I read so much about social networking. Sometimes I find it all really fascinating and sometimes it makes me incredibly anxious. I wonder sometimes how some people have so much time to engage in social networking. I still think, too, that good old-fashioned networking has a lot going for it. I was thrilled, for example, when an email arrived the other day from author Jennie Nash. I’ve written about Jennie before, so some of your might already know about her wonderful book.
Anyway, in this particular email, Jennie cleverly let her recipients know about her soon-to-be released second novel, The Only True Genius in the Family (Berkley, 2009). Along with a graphic of the beautiful book cover she offered the following:
“The debate about whether or not books can survive in a down economy is raging, but there seems to me to be no question: in a chaotic world, art is often the only thing that makes sense. Books, paintings, photographs, jewelry, a hand-knit sweater, a perfectly crafted sugar cookie: these things calm us and bring out the best in us, especially when times are tough.
The Only True Genius in the Family is a novel about three generations of artists grappling with the source of inspiration and the limits of love. The woman at the center is caught between her famous father and her prodigy daughter, plagued by a belief that genius skipped a generation. But genius comes in many guises, and inspiration is available to us all. If you have a creative spirit, you know what I mean, and this book is for you.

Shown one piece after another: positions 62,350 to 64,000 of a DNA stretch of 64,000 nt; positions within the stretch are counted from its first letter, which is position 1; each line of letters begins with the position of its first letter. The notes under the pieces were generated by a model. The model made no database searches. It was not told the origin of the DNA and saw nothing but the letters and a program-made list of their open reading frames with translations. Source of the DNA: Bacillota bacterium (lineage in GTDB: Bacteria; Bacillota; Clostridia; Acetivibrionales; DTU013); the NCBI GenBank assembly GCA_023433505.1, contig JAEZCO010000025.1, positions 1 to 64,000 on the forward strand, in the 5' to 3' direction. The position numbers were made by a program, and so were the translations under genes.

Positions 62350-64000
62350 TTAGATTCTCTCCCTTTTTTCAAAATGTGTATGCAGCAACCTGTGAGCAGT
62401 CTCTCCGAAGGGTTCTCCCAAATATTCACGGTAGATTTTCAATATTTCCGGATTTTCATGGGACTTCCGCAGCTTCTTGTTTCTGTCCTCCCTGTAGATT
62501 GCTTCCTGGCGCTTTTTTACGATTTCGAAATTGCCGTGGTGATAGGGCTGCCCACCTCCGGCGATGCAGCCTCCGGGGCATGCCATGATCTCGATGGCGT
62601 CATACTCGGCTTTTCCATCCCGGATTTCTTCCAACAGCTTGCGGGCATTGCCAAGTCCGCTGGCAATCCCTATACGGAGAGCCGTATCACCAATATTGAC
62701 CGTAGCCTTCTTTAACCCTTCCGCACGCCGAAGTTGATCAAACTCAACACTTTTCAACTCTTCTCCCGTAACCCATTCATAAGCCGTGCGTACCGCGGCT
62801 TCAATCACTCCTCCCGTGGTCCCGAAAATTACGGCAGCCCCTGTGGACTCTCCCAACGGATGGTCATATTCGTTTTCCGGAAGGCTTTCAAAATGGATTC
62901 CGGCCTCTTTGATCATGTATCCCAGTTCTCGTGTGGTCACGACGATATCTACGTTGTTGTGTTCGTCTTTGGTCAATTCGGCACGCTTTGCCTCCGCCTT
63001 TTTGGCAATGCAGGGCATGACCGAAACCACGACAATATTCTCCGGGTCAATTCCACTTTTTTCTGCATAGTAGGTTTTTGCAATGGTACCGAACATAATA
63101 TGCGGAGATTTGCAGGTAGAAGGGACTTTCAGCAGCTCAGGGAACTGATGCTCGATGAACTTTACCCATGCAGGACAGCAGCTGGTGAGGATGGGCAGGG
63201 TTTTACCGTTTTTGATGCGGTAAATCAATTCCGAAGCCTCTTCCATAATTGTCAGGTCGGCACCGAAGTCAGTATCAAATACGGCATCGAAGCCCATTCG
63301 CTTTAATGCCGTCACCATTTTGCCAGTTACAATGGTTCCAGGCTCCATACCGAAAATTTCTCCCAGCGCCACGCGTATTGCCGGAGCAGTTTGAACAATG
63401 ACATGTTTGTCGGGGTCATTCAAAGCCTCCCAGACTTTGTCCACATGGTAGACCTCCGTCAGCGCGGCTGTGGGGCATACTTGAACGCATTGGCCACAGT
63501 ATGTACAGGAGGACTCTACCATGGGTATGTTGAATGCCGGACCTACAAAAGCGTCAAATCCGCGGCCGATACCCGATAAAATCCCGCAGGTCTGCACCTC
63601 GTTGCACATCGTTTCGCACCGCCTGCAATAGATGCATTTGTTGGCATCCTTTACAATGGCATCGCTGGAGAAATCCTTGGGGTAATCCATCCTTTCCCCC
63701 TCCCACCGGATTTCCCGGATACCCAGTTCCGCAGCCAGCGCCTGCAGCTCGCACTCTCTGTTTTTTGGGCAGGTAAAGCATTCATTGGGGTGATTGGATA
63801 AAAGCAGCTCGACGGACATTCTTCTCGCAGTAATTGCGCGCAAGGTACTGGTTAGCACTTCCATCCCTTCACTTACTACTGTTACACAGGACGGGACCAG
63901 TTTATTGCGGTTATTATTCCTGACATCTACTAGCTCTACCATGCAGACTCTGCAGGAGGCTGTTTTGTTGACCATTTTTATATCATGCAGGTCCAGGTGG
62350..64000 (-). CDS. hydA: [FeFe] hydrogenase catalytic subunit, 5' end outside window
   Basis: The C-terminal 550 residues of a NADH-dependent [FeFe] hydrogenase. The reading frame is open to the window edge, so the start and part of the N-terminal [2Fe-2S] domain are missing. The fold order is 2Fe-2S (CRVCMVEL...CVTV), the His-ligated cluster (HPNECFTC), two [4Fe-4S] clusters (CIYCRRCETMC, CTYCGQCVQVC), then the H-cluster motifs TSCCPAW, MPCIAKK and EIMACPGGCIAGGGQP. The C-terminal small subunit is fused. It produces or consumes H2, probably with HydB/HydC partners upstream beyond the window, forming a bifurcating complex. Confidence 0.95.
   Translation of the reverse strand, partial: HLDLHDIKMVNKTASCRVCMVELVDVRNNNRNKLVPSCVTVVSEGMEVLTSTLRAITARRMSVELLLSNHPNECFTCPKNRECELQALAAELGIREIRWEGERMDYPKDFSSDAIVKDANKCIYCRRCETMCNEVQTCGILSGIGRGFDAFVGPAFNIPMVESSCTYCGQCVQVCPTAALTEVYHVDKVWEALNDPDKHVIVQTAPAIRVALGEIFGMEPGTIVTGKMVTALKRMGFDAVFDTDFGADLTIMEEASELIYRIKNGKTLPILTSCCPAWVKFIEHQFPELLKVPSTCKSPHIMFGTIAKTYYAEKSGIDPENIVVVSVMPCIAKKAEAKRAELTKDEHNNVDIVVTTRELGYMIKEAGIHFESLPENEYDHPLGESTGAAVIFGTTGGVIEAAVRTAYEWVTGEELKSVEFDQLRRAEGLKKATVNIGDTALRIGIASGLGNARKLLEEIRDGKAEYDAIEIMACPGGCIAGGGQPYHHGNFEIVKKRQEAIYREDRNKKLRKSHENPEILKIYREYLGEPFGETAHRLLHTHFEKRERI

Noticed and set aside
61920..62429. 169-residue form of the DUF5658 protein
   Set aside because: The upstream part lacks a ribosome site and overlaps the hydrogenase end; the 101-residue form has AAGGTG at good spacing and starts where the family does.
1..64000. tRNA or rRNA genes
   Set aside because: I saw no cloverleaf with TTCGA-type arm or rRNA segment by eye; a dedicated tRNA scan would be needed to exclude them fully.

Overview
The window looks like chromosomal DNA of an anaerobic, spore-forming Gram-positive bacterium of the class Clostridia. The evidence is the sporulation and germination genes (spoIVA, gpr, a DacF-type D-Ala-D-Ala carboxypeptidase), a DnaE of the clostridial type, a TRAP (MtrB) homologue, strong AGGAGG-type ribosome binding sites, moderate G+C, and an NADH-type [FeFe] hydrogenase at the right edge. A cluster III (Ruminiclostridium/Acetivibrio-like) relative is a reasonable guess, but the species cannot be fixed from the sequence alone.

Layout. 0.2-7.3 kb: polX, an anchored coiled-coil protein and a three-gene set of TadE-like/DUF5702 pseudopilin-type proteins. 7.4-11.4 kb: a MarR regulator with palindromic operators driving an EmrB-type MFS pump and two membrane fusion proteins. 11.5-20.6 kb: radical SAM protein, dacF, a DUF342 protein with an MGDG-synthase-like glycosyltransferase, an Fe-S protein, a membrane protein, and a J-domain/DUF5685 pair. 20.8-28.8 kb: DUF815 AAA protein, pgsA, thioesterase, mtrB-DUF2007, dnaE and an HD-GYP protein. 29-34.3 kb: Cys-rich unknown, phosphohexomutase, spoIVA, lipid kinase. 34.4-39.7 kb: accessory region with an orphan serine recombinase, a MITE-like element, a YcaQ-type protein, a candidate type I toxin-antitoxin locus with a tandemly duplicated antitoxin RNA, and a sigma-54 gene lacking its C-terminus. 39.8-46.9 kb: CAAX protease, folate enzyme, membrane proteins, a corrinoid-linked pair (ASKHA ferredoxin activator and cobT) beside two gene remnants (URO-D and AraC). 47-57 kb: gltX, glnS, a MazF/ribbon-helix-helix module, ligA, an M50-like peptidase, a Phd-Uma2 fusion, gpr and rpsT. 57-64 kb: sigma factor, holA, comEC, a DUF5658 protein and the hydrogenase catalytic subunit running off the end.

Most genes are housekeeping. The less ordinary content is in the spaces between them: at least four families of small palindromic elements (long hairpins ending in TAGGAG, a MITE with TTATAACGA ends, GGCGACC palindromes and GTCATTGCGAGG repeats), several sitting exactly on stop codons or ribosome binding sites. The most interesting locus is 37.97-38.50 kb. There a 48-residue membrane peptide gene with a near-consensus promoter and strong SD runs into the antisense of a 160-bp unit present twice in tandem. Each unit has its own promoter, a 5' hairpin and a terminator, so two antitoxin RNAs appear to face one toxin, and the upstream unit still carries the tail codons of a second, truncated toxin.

I’d like to invite you to read the first chapter at http://www.jennienash.com/files/Genius_chapter1.pdf or by going to my home page at www.jennienash.com <http://www.jennienash.com/> and clicking on the link at the top of the page.
If you’re interested in reading more, I have four exclusive give-aways and offers to help my special fans (that’s you!) get your hands on books asap. Open the attached PDF to learn more:
Cheers and Happy New Year! Jennie Nash”
First, I absolutely loved Jennie’s reference to the down economy. Not the down economy part, but the fact that she was able to so naturally bring that element into the argument at all. I liked how she didn’t even talk about her book in the first paragraph. That’s actually a really good way to get someone’s attention: take a topical issue to get your reader’s attention and then segue into what you’re promoting.
Second, I liked the language she used to pull me in. “Inviting” someone to take a look at something is gracious, polite, and simply a really smart way to continue to draw someone in. It reminds me of a tip I learned a hundred years ago when I worked for a PR agency in Rochester, NY. A colleague suggested that instead of automatically whipping out a legal pad and taking notes during a client (or prospect) meeting one should actually ask permission to take notes as in “Would you mind if I took some notes while we chat?” Clearly, it’s not always necessary to be so formal, but in many cases, it’s not even about the question itself but rather the fact that you’re asking someone for permission. It can set a really wonderful and relaxing tone.
Next time: more about Jennie Nash’s clever promotion tactics for her new novel, The Only True Genius in the Family.